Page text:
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Finally made some friends on campus

  1. Sep 26, 2011 #1


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    I'm not usually one to reach out and make friends with other students. I usually arrive at the library right when it opens every morning (7:00 AM) and find the same, wall-facing spot in the corner to sit and do my work. I study until my first class (9:00 AM). I walk into class and grab a seat in the front row, right at the very center. I open a book and read while I wait for class to start, and when class is over, I get up and book-it back to my spot in the library to get 30 minutes of studying in before my next class.

    This type of behavior has always made me seem aloof and unapproachable (or so I'm told), and I hadn't thought it mattered to me that much in a university setting. After all, most of the conversations I hear while waiting on the elevators or eating lunch are about things I've no interest participating in anymore. I just have different goals and priorities now, so I'm not interested in making friends with 90% of the people I see.

    I definitely underestimated how important it is to make friends on campus. I had started to feel very alone and depressed. My wife kept suggesting that I find someone to study with, but the weird thing was that this was usually just the way I liked it--alone. However, it wasn't until I joined the math club that I found out just how motivating and refreshing it can be to hang out with people to whom you can relate.

    The math club is great. I've never met a group of more genuine and friendly people (PF being an exception), and I think this is the first time I've actually felt like I fit-in with a group in an academic setting. It's helped me much more than I anticipated, and I'm actually looking forward to the next meeting.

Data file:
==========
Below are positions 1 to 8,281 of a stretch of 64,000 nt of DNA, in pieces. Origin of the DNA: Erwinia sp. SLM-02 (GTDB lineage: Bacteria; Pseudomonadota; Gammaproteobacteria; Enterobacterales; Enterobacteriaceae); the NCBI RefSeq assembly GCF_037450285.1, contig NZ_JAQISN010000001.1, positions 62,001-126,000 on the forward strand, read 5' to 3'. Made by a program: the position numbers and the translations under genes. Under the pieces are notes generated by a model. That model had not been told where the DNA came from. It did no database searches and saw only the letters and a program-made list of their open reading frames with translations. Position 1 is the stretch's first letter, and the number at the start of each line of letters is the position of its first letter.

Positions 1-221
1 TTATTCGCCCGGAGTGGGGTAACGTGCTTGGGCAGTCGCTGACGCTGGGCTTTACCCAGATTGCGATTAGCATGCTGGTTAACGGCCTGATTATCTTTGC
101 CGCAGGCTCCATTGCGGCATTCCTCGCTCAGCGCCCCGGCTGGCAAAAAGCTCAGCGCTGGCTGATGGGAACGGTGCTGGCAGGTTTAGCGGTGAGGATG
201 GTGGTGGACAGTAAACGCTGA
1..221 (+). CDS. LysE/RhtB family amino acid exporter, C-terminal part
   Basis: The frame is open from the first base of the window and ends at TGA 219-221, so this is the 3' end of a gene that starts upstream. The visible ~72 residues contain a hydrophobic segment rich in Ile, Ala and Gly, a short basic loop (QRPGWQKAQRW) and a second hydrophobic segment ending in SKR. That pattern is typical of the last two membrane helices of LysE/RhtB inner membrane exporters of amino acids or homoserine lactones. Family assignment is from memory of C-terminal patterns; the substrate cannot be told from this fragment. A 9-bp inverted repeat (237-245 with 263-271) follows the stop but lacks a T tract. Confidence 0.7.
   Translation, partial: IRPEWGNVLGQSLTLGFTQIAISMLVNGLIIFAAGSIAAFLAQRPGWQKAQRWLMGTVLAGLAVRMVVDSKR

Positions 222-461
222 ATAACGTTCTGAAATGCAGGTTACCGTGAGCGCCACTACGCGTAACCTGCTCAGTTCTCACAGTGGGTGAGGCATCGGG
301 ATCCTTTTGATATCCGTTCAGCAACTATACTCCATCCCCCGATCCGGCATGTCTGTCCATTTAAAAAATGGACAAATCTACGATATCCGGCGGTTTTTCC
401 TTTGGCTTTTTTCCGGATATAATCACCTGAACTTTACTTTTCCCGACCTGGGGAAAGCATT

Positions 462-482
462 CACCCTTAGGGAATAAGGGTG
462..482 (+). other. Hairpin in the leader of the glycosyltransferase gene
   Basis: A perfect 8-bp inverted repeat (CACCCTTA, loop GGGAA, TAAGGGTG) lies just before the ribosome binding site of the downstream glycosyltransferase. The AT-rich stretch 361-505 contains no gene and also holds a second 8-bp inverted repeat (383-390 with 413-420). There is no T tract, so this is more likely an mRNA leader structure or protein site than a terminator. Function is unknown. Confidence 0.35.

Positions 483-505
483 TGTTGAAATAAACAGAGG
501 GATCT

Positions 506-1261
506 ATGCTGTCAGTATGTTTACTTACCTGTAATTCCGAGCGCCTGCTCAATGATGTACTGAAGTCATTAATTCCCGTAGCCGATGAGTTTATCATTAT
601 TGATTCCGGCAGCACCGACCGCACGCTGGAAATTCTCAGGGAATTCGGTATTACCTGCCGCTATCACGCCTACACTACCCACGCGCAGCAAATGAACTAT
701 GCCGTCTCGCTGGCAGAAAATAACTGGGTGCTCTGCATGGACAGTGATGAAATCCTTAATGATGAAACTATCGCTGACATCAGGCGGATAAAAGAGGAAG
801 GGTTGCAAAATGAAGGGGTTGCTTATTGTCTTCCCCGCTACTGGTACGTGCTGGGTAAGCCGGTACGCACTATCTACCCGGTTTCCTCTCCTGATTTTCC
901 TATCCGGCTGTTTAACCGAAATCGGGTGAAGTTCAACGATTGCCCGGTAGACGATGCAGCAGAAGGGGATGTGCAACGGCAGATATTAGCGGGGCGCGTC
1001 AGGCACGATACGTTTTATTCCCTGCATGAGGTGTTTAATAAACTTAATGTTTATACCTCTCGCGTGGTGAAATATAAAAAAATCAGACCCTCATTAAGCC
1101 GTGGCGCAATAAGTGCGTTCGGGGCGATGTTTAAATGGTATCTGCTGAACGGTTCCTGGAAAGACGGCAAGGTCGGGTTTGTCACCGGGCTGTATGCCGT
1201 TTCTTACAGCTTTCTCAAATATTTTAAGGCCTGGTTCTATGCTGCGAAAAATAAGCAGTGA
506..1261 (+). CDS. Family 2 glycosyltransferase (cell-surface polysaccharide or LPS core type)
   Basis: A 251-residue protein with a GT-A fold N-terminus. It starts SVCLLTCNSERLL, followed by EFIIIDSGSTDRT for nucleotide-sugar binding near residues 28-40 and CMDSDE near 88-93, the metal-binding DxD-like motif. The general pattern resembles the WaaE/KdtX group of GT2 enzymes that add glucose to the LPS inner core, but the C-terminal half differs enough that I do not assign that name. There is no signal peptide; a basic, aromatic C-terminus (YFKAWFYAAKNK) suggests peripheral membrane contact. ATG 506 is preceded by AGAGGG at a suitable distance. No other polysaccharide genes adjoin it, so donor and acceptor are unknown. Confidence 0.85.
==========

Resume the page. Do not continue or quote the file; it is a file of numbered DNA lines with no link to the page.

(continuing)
Why am I posting this? I'm hoping it might help someone who's trying to figure out why they feel overwhelmed and/or depressed even if they're not having any problems academically. I didn't realize my emotional funk was due to feeling somewhat isolated in a large, fast-paced environment, because it was something that had never really been much of an issue 'till now.

    So, even if groups aren't normally your thing, give one a try. You might enjoy it.
    Last edited: Sep 26, 2011
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  3. Sep 26, 2011 #2
    I never really had a problem making friends, but on the other hand most of my friends didn't share the same interests as I did and it was a bit frustrating. But I don't think I could be that lonely.
    To be honest only there were only 2 people in university I could really relate to, but I liked having other "casual" friends.

    By the way, how old are you? Since you mentioned wife, you're probably somewhat older than I was at college. It may be kind weird to be around tons of young people that are more interested in drinking and partying than anything else.
  4. Sep 26, 2011 #3


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    I'll be 28 in a little over a month. You're correct in assuming it's been weird being older than the average college student. I think it contributed to my desire to be left alone while on campus.